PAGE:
Right of Walter

John McCaslin
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Posted: Nov 13, 2002 12:00 AM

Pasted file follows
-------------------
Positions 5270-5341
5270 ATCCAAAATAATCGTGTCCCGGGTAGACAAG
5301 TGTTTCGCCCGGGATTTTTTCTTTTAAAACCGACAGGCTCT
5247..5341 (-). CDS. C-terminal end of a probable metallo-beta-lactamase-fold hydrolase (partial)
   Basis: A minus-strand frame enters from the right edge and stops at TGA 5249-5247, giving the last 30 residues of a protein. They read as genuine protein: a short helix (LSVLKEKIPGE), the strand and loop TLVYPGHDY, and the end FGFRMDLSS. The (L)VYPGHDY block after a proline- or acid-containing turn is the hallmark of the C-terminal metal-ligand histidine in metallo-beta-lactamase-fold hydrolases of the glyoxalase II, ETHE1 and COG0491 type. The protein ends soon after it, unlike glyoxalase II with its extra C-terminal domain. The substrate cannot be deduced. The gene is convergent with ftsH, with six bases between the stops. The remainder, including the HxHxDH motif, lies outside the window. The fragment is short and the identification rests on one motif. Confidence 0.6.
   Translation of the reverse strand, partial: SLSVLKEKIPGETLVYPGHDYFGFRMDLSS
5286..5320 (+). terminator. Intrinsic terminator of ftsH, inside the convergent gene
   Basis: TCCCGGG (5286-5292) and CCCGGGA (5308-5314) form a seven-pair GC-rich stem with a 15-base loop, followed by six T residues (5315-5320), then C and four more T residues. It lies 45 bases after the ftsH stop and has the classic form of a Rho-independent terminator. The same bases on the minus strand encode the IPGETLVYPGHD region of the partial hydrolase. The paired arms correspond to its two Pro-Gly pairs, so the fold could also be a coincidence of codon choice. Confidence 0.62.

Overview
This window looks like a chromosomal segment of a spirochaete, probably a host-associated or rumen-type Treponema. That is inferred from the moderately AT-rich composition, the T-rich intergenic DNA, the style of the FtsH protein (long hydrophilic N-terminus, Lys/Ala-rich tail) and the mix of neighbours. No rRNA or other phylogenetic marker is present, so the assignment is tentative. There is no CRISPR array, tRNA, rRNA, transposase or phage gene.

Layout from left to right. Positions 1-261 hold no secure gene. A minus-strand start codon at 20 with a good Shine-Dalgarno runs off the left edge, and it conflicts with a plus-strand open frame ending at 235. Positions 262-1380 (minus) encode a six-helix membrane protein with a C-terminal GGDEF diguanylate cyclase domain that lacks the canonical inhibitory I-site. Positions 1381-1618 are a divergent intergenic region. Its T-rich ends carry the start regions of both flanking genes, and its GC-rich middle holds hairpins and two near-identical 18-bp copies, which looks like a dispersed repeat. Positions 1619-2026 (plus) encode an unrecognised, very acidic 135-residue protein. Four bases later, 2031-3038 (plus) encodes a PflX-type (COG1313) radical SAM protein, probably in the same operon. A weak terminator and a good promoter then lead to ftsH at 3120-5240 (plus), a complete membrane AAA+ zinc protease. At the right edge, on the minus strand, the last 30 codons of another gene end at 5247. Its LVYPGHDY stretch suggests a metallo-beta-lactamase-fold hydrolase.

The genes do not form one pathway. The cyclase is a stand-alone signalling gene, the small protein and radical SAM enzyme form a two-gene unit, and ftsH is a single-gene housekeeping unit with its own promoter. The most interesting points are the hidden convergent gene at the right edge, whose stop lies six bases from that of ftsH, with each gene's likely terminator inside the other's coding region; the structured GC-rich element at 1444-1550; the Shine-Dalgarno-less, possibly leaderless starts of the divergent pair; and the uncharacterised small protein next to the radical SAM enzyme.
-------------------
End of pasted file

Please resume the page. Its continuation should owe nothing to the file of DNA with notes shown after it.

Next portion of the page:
It's become clear why Rep. Martin Frost (D-Texas) suddenly dropped out of the race for House minority leader, replacing Rep. Richard A. Gephardt of Missouri who could soon enter the race for president in 2004. "At first blush, it appears that Martin Frost has failed in his mission to rally his party's centrists," notes Republican Deputy Majority Whip Rep. Mark Foley of Florida. "Oh, wait, there are no centrists. The reason the Democrats lost this election was because they were too extreme left. "In fact, anyone slightly to the right of Walter Mondale was considered a moderate." OUCH! "He gets to prosecute both the snipper and the sniper." -- Lawyer Gilbert K. Davis, who represented Clinton accuser Paula Jones before the U.S. Supreme Court, referring to the appointment of Virginia prosecutor Paul B. Ebert to try accused sniper John Allen Muhammad. Ebert is best known as the prosecutor in the Lorena Bobbitt case. SPORTING VICTORY Grab the shells, unleash the hounds - sportsmen across the United States are rejoicing over last week's historic gains by Republicans. Of the 24 Senate candidates endorsed by the National Rifle Association, 21 were victorious. On the House side, at least 230 of the 246 NRA-endorsed politicians came out on top. -- In New Hampshire's Senate race, Rep. John E. Sununu beat Gov. Jean Shaheen, but first Sununu had to defeat anti-hunting sympathizer Sen. Robert C. Smith in a hard-fought primary. Had Mr. Smith won, the U.S. Sportsmen's Alliance predicted he would have become chairman of the committee with the greatest influence over hunting, fishing and trapping. -- In Georgia, Democrat incumbent Sen. Max Cleland was ousted by Republican Rep. Saxby Chambliss, a key House supporter of sportsmen who was co-chair of the Congressional Sportsmen's Caucus. -- In Maryland, Lt. Gov. Kathleen Kennedy Townsend, upset by Republican Rep. Robert L. Ehrlich Jr., proposed increased gun control in the wake of the sniper shootings. Ehrlich succeeds Democratic Gov. Parris N. Glendening, "perhaps the only governor in the country to display contempt for sportsmen," the alliance says. -- In Connecticut, Republican Gov. John G. Rowland was elected to a third term. Last summer, he vetoed animal-cruelty legislation that critics say would have affected sportsmen who hunt with hounds. Sportsmen aren't celebrating in every state, however. In Illinois, anti-gun Democrat Rep. Rod R. Blagojevich was elected governor; in Wisconsin, Democrat Jim Doyle, regarded by sportsmen as anti-hunting, was victorious in the gubernatorial contest; and in Iowa, Democratic Gov. Tom Vilsack, who vetoed a bird-hunting bill during his first term, was re-elected. MANY ARE CALLED We've been warning of the coming crisis in the federal work force: Nearly half of federal government employees are eligible to retire within the next five years, but young people today aren't considering government careers upon college graduation. So U.S. Comptroller General David Walker and employees from four federal agencies will engage in dialogue with students at the University of Maryland this week to kick off the "Call to Serve" campaign, encompassing 380 schools nationwide. A total of 60 federal agencies in need of career bureaucrats have signed on as founding partners in the initiative, co-sponsored by the Partnership for Public Service and the Office of Personnel Management. NO LEFT TURN Did you read the Democratic Leadership Council's take on last week's GOP landslide? Higher-ups in the party now recognize that bashing President Bush and demagoguing the prescription-drug industry, among other tactics, has not worked. "After four straight election cycles of campaigning on an agenda pretty much limited to promising the moon on prescription drugs and attacking Republicans on Social Security, it's time for the congressional wing of the party - and the political consultants who have relentlessly promoted this message as an electoral silver bullet - to bury it once and for all," writes the council to party members. "We agree with the many Democrats who are saying that the party needs a bigger, bolder, clearer agenda and message. But we disagree with those who are saying the party should achieve that clarity simply by moving to the left, creating partisan differentiation at any cost, and engaging in more negative campaigning against the president and Republicans in order to energize the Democratic base." FAMILY FIASCO "While the national party poured millions into a fruitless effort in Florida, other Democrats nationally could have used more last-minute money to avoid narrow losses that shifted control of the U.S. Senate to Republicans," opines Florida's Bradenton Herald. The paper was referring to Democratic National Committee Chairman Terry McAuliffe's tremendous infusion of DNC cash into the failed gubernatorial campaign of Bill McBride against incumbent Gov. Jeb Bush. McBride's finance chairman was Richard Swann, McAuliffe's father-in-law. DIXIE DISEASE President Clinton's former surgeon general, David Satcher, hopes to educate a pocket of naive Americans when delivering the keynote address to this week's "Southern States Summit on HIV and AIDS" in Charlotte, N.C. Why a summit in the South? It's true that new AIDS cases are declining or else are stable everywhere in the country except in the Southern states, which has seen a rise in deadly infections. Eighteen of the top 25 U.S. communities hardest hit by the HIV/AIDS epidemic are in the South, says the Kaiser Family Foundation. Also, more than half of the people living with AIDS in the South are black, although they constitute only 19 percent of the overall Southern population. SECOND PROFESSIONS Only 43 shopping days left before Christmas, which means its time once again for Washington's largest literary event. This Thursday evening (Nov. 14), more than 60 authors, many local, will be on hand for the 25th annual National Press Club Book Fair and Authors' Night. Some of our favorite local authors signing and selling their books include The Washington Times' Bill Gertz ("Breakdown"), along with Christopher Hitchens ("Why Orwell Matters"), Jim Lehrer ("No Certain Rest"), David Vise ("The Bureau and the Mole"), George Will ("With a Happy Eye But ") and Shannon Henry ("The Dinner Club"). Other authors of exposes and biographies, histories and humor, will include Phyllis George, Katherine Harris, Lisa Beamer, Sarah Brady, Malachy McCourt, Dick Morris, Kenneth W. Starr, Caspar Weinberger and James Lee Witt.